"We're pleased to see that more and more people understand the need to protect their company's intellectual property," added Dr. Mark. "One of our large clients is an automotive manufacturer with engineers and facilities in several countries. We developed a way for them to encrypt and control access to valuable proprietary information in both the company's central database and in its backup storage.
"IP represents a critical competitive advantage. So too is the ability to control costs via outsourcing and offshoring. But outsourcing and offshoring can also expose unprotected IP -- trade secrets, design specifications and other confidential corporate information -- to outsiders, whether they are here or on the other side of the globe. Our latest survey shows that this message is resonating with companies across many industries."
Vormetric Security Survey Response Q&A - Condensed Summary
(Multiple responses permitted)
Q: What drives you to secure data?
- Keep me out of the press 52%
- State laws 47%
- Keep the auditors happy 38%
- My boss 18%
Q: Most breaches are because of
- Internal threat 68%
- External threat 43%
Q: Where does your sensitive data reside?
- KDatabases 62%
- Network storage 43%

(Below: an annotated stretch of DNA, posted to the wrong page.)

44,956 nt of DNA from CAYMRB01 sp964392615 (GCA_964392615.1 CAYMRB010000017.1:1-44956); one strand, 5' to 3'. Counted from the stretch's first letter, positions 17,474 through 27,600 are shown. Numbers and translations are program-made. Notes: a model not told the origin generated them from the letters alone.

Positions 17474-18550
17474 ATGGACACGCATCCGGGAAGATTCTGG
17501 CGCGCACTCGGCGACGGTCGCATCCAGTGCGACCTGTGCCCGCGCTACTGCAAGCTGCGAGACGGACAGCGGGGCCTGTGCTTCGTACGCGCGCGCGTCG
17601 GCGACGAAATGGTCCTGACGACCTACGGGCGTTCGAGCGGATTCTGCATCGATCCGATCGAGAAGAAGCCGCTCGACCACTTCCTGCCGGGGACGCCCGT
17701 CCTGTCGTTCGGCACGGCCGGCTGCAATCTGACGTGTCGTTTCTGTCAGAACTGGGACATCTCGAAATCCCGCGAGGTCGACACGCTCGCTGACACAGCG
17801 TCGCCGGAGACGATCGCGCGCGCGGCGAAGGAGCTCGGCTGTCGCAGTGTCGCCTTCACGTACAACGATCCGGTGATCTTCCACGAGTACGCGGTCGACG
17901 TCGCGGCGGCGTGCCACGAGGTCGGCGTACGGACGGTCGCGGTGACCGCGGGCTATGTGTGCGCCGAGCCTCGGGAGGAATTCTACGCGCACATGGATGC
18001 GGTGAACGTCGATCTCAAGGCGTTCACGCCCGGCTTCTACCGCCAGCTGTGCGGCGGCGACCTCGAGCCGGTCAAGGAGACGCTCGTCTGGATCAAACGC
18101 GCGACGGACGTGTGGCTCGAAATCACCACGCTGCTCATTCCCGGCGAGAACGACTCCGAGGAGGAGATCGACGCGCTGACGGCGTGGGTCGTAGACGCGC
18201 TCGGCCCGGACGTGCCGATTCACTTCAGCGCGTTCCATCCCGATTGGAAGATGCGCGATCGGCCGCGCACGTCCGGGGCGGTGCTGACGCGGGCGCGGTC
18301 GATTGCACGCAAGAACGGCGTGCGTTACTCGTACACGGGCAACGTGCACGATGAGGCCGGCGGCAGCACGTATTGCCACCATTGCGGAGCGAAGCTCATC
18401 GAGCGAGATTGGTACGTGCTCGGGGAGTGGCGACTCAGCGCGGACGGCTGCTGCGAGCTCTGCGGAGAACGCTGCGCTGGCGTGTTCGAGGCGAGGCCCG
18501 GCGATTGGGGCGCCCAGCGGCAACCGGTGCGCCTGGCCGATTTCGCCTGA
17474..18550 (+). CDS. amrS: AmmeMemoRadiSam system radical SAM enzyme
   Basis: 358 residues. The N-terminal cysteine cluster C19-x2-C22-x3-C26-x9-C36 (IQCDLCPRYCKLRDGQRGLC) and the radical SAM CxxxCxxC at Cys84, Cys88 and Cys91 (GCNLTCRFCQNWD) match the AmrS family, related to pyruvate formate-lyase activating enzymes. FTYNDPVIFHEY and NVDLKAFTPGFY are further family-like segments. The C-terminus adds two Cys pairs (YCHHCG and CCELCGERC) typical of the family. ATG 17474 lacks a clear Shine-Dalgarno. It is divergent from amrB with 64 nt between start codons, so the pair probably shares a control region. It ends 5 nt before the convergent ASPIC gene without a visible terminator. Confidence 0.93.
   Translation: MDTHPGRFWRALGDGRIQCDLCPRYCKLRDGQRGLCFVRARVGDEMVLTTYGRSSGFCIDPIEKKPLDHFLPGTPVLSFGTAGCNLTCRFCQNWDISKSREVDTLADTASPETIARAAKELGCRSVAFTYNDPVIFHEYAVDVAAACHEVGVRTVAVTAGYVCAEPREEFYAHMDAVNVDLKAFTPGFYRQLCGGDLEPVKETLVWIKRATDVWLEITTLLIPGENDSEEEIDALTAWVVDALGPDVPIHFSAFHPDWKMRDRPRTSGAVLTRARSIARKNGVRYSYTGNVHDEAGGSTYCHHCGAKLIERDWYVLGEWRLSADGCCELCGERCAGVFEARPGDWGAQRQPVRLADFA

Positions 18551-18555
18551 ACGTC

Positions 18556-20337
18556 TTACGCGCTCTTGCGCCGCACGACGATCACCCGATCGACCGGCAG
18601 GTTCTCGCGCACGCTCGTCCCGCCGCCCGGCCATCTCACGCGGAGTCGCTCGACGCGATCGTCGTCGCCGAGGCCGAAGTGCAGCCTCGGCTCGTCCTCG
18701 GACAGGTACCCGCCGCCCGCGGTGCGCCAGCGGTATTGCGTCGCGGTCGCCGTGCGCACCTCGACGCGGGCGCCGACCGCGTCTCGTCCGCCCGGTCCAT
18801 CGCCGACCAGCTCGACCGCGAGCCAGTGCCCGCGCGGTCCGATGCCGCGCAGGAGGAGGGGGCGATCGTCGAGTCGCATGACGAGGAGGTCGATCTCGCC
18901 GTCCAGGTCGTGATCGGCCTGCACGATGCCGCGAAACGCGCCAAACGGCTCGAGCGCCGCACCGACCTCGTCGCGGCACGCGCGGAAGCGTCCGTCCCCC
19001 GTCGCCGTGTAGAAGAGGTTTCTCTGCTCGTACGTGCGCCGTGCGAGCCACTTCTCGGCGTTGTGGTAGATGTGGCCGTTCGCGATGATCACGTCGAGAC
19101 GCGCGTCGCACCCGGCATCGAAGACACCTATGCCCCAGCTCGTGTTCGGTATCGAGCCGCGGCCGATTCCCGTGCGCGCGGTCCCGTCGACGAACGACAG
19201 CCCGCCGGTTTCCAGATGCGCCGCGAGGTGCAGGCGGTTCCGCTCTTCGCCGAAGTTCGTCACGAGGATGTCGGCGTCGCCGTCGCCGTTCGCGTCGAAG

- Laptops 36%
- Desktops 33%
- Servers w/attached disks 30%
Q: Where do you need encryption?
- Databases 54%
- Tape backup 32%
- Flat files 31%
- Point of sale 17%
Q: What types of data do you need to protect?
- Intellectual property 74%
- Non-public information 44%
- Financial records 43%
- Credit card data 33%
- Patient data 25%
Vormetric Takes to the Road
Vormetric chief financial officer Frank Teruel is scheduled to speak on "Managing Risks to Corporate Data" Wednesday, March 14 at the Ziff Davis Security Summit in New York. For more information, visit http://ccgevents.com/events/2007_Security_Summit/.
Vormetric is the leader in data security management and enforcement solutions. Vormetric Data Security provides a centrally managed, high performance, easy-toimplement, distributed solution that solves the pressing compliance, security and risk management challenges facing today’s enterprises and government agencies. Vormetric’s application- and database-transparent solution outperforms other offerings to provide stronger and broader data security at a fraction of the management and implementation cost.
Vormetric’s more than 230 customers represent the world’s most trusted brands in financial services, retail, manufacturing, healthcare, media, energy and telecom industries as well as highly security conscious government agencies.
Vormetric technology has received strong market validation for its innovative approach to data security, including:
- Selection by IBM as the core database encryption solution for DB2 and Informix on LinuxTM, Unix® and Windows
- Computerworld Technology Innovation Award
- Selection by Symantec to provide the Symantec Veritas NetBackupTM Media Server Encryption Option
- Partnership with Oracle to secure the execution environment for Oracle® Database Vault
- Five patents issued and nine patents pending
Vormetric is a trademark of Vormetric, Inc. All other names mentioned are trademarks, registered trademarks or service marks of their respective owners